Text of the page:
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When we talk about efficiencies it often becomes difficult to figure out who benefits from the efficiency. Airlines may be as efficient as they can be (spend the least amount on wages and fuel per passenger moved) but that does not mean that airline travel is efficient for the passengers. They may stand in long lines, be shunted through airports they do not want to visit and fly at times they do not want to fly. In other words, from the passenger’s point of view, each airline flight is often very inefficient.


Efficiency needs to be evaluated at a system level and the point of view needs to be defined. In 2009 David JC MacKay (1967-2016) wrote a wonderful book called “Sustainable Energy - without the Hot Air” and in that book he very carefully describes present day energy efficiencies and provides guidance on what efficiencies can be achieved. The book received very high praise and he was appointed Chief Scientific Advisor to the UK Department of Energy and Climate Change. However, he made a very interesting error in his analysis.

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It is always important to ask “why” about every detail in every design, since bad design imposes a penalty on every user for the life of the bad design. 


Bad design can hang around forever even if good design exists. I often ask “why?” when I am forced to use a badly designed cleat on a boat when we have a near perfect design in the 100 year old Herreshoff cleat.


We don't come across enough of these "why's", but I came across a nice one a few days ago.

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This is a Guest Blog by our U. Mich summer intern Sam Edwards.


I was handed off progress on Project 114 by a previous intern in the office. He had added in a feature to plot the sections of files that were input to the “Hydro2A” calc engine as well as started the design of a “Marine High School Research Vessel”, or MHSRV. My goal was to continue tinkering with Project 114 as well as to continue design on the MHSRV.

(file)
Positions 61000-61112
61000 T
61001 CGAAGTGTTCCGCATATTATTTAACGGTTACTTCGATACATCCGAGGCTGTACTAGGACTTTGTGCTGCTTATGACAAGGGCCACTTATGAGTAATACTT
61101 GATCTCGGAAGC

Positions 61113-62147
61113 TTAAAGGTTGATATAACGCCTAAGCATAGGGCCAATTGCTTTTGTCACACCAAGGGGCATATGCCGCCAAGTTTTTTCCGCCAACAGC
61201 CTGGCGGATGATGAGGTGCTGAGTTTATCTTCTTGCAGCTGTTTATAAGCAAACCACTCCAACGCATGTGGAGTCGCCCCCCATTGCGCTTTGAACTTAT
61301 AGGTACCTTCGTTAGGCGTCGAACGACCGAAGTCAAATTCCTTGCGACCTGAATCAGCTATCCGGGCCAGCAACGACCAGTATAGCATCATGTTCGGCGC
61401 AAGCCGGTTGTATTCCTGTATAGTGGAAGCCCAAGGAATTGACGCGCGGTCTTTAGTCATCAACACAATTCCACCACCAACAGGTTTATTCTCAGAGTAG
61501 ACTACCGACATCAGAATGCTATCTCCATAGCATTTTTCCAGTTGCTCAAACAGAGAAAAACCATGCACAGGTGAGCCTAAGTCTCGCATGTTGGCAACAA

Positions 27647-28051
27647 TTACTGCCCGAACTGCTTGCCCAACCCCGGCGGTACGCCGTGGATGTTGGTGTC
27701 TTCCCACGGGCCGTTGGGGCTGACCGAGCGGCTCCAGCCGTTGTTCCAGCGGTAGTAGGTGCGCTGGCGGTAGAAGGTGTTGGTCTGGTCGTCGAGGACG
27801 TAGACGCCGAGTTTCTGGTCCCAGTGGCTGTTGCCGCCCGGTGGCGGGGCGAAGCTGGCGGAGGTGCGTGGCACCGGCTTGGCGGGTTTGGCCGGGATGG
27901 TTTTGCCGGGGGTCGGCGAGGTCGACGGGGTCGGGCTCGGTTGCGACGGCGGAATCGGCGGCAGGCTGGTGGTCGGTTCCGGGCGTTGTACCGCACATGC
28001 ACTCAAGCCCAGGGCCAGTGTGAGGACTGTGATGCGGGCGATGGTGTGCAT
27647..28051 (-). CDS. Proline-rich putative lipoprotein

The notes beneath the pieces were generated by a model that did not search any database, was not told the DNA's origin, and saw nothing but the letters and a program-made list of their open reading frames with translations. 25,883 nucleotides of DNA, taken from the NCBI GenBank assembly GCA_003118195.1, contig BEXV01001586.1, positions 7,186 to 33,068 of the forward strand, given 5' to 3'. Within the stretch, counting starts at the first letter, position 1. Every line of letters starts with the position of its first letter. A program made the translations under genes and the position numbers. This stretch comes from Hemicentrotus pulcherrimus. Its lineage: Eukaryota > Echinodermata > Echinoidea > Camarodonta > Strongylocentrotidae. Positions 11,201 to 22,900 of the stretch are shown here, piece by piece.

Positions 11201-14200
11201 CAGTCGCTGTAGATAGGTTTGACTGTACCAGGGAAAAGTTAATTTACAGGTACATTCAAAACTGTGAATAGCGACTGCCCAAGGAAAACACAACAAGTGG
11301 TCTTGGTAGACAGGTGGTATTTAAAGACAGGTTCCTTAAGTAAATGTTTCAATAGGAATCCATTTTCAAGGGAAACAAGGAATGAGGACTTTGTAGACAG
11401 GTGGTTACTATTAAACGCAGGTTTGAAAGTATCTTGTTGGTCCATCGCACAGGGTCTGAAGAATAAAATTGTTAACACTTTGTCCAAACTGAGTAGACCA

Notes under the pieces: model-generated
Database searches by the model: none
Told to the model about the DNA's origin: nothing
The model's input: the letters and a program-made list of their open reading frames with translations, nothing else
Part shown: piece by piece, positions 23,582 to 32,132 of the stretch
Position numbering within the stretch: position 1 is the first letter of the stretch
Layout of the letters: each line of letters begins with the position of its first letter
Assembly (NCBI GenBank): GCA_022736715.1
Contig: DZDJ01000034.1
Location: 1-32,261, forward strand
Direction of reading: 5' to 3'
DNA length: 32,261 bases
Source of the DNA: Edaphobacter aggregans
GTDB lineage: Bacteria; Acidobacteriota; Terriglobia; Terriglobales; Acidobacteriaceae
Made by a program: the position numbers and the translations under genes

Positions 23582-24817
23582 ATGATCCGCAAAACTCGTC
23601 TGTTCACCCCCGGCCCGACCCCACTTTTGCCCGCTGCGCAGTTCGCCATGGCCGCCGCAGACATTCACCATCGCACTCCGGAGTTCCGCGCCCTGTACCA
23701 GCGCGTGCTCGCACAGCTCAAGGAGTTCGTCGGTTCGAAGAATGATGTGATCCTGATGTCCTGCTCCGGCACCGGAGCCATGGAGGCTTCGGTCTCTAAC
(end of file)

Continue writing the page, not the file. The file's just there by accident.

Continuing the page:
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In March of 2015 Solar Impulse started its around the world adventure and today it brought the adventure to completion; an around the world flight entirely on solar power. As I noted in an earlier blog this is a first order achievement that has only occurred a few times in human history.



Still it is difficult to make real sense of this achievement at this stage.

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The Maxi Taxi concept describes the advantages of convoying in saving fuel during highway travel. Cars that closely follow each other can achieve impressive reductions in total air drag. Air drag is the leading overall drag component at higher speeds and therefore represents the lion’s share of a car’s fuel consumption at speed.



Air drag is a complex subject, and the original maxi taxi concept aimed to reduce overall air drag by fitting a number of cars as close together as possible and thereby to create a drag profile that is similar to a railroad train, which is basically a flexible tube that is being dragged through the air. We can achieve a similar effect with car convoys and the cars do not have to be the same, but equal width would be real a benefit.